CMS Releases Evaluation Reports on Payment Models Including MSSP, CPC+, ESRD CEC Model, and Dual Eligibles

MSSP Saves $739.4 Million in 2018

Recently released performance results show that the Medicare Shared Savings Program (MSSP) generated $739.4 million in total net savings across 548 accountable care organizations (ACOs) in 2018. In a Health Affairs blog post Centers for Medicare and Medicaid Services (CMS) Administrator Seema Verma summarized the findings that ACOs that received shared savings payments had decreases in inpatient, emergency room, and post-acute care spending and utilization, while ACOs that increased spending relative to their targets tended to show increases in these areas. She also noted that almost 11 million Medicare fee-for-service beneficiaries now get care from an ACO.

While originally established in 2011, last December, CMS overhauled the program under a final rule titled, “Pathways to Success.” More information on the 2018 performance results is available here.

CPC+ 2018 Quality and Utilization Performance Results

CMS has posted quality and utilization performance results for 2018 for the Comprehensive Primary Care Plus (CPC+) Model. The posted data summary shows that in 2018 CMS paid $41,528,099.80 in Performance Based Incentive Payments across all regions and 2,874 out of 2,879 of practices met the model’s quality reporting requirement. The complete data report is available to download here.

CPC+ is a national advanced primary care medical home model that aims to strengthen primary care through regionally-based multi-payer payment reform and care delivery transformation. More information about the CPC+ Model can be found here.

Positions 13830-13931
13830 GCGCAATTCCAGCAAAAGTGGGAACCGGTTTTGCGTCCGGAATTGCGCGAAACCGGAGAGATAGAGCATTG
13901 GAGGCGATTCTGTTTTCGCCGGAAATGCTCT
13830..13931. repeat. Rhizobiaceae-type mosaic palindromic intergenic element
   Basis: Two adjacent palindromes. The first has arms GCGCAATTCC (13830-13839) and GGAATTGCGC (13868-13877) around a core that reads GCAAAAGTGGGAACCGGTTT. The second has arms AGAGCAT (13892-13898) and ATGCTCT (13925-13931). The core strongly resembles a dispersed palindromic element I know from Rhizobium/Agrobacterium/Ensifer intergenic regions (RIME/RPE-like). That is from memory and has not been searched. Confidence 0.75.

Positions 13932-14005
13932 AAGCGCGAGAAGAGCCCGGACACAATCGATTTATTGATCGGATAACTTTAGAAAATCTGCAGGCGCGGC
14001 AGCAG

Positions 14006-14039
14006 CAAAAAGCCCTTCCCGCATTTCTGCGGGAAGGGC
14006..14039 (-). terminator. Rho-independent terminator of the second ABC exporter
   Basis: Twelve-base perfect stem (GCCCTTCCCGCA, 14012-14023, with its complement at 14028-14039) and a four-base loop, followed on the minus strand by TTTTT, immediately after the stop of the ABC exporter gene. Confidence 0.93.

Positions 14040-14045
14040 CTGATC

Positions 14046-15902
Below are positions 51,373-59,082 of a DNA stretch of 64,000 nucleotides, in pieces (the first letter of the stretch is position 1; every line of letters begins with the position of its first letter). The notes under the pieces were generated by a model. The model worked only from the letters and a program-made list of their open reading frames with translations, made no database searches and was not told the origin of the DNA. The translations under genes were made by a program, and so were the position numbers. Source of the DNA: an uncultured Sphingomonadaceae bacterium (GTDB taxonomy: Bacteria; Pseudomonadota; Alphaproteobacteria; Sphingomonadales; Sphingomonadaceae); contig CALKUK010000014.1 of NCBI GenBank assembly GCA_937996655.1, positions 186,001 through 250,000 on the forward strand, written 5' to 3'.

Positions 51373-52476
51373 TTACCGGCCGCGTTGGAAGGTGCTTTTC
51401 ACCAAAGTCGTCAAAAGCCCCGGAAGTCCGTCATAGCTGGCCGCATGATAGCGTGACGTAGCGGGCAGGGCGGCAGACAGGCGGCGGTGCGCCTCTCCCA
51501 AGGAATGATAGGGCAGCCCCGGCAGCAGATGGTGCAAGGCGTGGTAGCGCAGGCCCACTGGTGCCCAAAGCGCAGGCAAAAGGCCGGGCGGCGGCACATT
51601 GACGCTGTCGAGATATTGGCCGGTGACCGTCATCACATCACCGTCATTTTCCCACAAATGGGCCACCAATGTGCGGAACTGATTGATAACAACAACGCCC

ESRD Care Model Year 2 Financial and Quality Performance Results Posted, Savings Totaled Nearly $1 Million

CMS released the financial and quality results for performance year two (2017) for the Comprehensive End Stage Renal Disease (ESRD) Care (CEC) Model. The 2017 financial and quality report indicates savings totaled $99,251,845 for the second performance year of the CEC Model. These savings are to be split between CMS and participating dialysis organizations meeting benchmark requirements. The complete results are available to download here.

The CEC Model is testing increased care coordination and providing more patient-centered care for beneficiaries with ESRD. Large dialysis organizations are eligible for shared savings payments but are also liable for paying shared losses. Non-large dialysis organizations participate in a one-sided risk track, where they are eligible for shared savings payments but are not liable for shared losses. More information about the CEC Model can be found here.

Evaluation Posted on Payment Models Aligning Financial Incentives for Dual Eligibles

Finally, CMS is currently testing two payment models to enhance the coordination of care and align the financial incentives for beneficiaries enrolled in both Medicare and Medicaid. CMS posted evaluation reports for the following states: Michigan, New York, South Carolina, and Washington.

Under the model, states have the option of participating in either a capitated model or a managed fee-for-service model. In the capitated model, the state, CMS and a third-party payer enter into a contract in which the plan receives a prospective payment to provide comprehensive, coordinated care for beneficiaries enrolled in Medicare and Medicaid. In the managed fee-for-service model, the state and CMS enter into a contract in which the state is responsible to implement initiatives to reduce cost and improve quality for beneficiaries. Currently, 11 states are participating in the program. More information about the initiative can be found here.


For more information visit the McDermottPlus Payment Innovation Resource Center or contact Mara McDermott at 202-204-1462 or